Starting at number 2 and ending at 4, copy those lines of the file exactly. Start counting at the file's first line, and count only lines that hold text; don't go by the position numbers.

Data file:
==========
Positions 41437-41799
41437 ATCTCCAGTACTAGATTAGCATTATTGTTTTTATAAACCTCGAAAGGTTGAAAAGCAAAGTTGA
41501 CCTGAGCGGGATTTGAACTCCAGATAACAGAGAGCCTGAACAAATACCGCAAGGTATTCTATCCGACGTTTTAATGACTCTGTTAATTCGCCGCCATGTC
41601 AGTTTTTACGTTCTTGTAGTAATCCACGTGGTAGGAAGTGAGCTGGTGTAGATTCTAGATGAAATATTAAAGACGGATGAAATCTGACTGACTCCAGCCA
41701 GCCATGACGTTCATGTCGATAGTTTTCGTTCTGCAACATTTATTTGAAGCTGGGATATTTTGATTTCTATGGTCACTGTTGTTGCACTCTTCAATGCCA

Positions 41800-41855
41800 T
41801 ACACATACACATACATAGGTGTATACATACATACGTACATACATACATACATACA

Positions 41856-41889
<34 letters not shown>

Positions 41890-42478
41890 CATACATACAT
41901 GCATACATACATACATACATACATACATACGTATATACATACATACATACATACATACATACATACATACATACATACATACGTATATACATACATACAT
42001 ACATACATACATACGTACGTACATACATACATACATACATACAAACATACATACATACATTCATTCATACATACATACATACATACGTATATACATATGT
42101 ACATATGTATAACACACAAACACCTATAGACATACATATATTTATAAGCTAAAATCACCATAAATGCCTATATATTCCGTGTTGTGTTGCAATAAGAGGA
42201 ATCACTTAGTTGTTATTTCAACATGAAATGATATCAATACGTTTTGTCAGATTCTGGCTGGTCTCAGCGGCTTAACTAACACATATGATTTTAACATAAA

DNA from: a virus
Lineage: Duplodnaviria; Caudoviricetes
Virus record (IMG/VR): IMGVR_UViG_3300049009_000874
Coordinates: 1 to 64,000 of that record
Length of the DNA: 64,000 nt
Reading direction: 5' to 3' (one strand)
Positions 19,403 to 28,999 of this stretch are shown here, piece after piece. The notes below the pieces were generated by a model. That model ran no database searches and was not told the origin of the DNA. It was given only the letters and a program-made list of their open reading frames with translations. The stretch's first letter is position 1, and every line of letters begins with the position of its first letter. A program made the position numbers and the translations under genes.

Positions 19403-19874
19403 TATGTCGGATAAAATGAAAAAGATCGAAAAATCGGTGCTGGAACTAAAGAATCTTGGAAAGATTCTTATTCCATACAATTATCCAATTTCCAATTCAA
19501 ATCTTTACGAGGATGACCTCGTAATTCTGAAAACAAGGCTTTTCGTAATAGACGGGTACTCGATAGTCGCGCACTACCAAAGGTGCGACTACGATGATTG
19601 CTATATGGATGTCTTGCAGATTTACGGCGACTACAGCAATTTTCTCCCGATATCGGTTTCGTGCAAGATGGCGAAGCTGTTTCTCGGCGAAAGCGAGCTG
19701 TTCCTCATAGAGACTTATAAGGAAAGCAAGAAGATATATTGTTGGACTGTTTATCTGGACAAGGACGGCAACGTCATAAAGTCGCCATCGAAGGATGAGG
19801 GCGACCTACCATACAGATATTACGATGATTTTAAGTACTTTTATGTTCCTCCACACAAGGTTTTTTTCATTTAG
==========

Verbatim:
41437 ATCTCCAGTACTAGATTAGCATTATTGTTTTTATAAACCTCGAAAGGTTGAAAAGCAAAGTTGA
41501 CCTGAGCGGGATTTGAACTCCAGATAACAGAGAGCCTGAACAAATACCGCAAGGTATTCTATCCGACGTTTTAATGACTCTGTTAATTCGCCGCCATGTC
41601 AGTTTTTACGTTCTTGTAGTAATCCACGTGGTAGGAAGTGAGCTGGTGTAGATTCTAGATGAAATATTAAAGACGGATGAAATCTGACTGACTCCAGCCA